It never occurred to me to go to Papua New Guinea. I wanted to go to Paris. I was in love with the world of Simone de Beauvoir and Jean Paul Sartre. However during a demonstration in Sydney in support of the Gurindji people who had claimed the right to live on their own land, I met and fell in love with a beautiful fellow university student from the Trobriand Islands of PNG. It was through my encounter with Trobriand Island culture, made famous in the West through the works of Stanislaw Malinowski, one of the founding fathers of the discipline of Anthropology, in his The Sexual Life of Savages and Argonauts of the Western Pacific, that I first encountered a sense of the ‘wild’ in all its forms.
When we visited my future husband’s family in Port Moresby, his father, Tomwagalisu invited us to fly to the Trobriand Islands to stay at their family home of bush material at Losuia on Kiriwana Island. My boyfriend quietly informed me that the wife of the headman who was living in the house was a well-known witch, but I noted with bemusement that this did not seem to alter the way people related to her. The next day we went with his father, the local MP for the Trobriand Islands, to a land dispute hearing in another village. I was not only the only white person there, I was also the only woman. I found myself surrounded by men dressed traditionally with a pandanas palm loin cloth, woven arm bands decorated with perfumed flowers, their lithe brown bodies gleaming with coconut oil, decorated carved combs in their hair, and wearing shell necklaces and earrings. It was the most breathtaking display of male beauty that I have ever encountered. My boyfriend warned me not to make eye contact with anyone or they would take that as an invitation to go off into the jungle for a sexual encounter. When one approached me, offering coconut juice from a sliced fresh coconut, both my boyfriend and his father looked at me mischievously, saying: “Watch out Barbara, he is waiting for you.”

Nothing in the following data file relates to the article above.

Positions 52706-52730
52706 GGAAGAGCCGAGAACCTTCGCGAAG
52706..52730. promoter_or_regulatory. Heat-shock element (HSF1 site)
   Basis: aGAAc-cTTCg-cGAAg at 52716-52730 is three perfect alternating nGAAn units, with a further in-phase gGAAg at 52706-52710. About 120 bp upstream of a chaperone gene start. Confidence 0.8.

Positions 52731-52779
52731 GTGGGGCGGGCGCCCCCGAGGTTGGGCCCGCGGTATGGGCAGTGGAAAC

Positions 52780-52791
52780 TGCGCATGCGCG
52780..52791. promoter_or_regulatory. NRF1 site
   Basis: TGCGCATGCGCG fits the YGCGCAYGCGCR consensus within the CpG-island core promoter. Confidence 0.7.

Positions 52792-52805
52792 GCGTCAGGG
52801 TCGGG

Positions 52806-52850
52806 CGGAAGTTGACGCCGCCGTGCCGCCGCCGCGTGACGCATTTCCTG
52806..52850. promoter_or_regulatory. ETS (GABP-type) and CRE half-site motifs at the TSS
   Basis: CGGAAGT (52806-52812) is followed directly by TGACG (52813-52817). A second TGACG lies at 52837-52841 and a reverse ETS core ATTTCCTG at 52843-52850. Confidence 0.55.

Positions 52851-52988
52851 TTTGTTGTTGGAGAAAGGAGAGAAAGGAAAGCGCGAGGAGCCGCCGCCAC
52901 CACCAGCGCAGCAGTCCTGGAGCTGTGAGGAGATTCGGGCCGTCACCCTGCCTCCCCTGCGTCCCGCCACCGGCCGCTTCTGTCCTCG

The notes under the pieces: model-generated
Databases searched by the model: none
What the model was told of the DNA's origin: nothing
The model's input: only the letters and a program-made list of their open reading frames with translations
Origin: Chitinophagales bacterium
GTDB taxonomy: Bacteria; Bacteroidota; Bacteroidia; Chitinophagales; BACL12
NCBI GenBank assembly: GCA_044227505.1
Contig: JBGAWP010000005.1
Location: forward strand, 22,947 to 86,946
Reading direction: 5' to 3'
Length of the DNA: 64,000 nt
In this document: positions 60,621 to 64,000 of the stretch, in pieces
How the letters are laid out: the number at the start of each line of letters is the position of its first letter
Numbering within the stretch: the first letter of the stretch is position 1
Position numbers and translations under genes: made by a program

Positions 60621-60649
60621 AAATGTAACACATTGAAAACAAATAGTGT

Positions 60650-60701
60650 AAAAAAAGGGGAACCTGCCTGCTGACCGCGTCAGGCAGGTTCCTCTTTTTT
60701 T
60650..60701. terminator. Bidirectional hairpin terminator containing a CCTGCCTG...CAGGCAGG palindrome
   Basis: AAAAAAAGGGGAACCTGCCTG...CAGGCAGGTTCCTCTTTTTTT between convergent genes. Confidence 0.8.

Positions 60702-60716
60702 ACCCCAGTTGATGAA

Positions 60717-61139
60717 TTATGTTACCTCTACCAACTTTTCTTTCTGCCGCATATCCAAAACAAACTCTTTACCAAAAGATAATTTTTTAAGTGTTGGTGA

Despite clinging desperately to my ideas of ‘objective fact’, I gradually learned that I was ‘heavy’ to things that were clear to the eyes and ears of my Trobriand in-laws. It is a world where the canoe builder not only has to know what sort of wood to build a canoe from, but he has to employ the skills of a garden magician to ask permission of the forest to remove such a tree. He must sing songs of enchantment to the log as it is carried to the lagoon foreshore for the carving, telling it of its future life mastering the wild seas of the ocean during the journey of Kula Trading that connect islands across the whole archipelago. It also requires the services of the canoe magician during the carving of the beautiful canoe prow. In this way the experience of making a canoe is not only an exercise in the material skills of canoe building, but it is also an experience of communion with the natural world.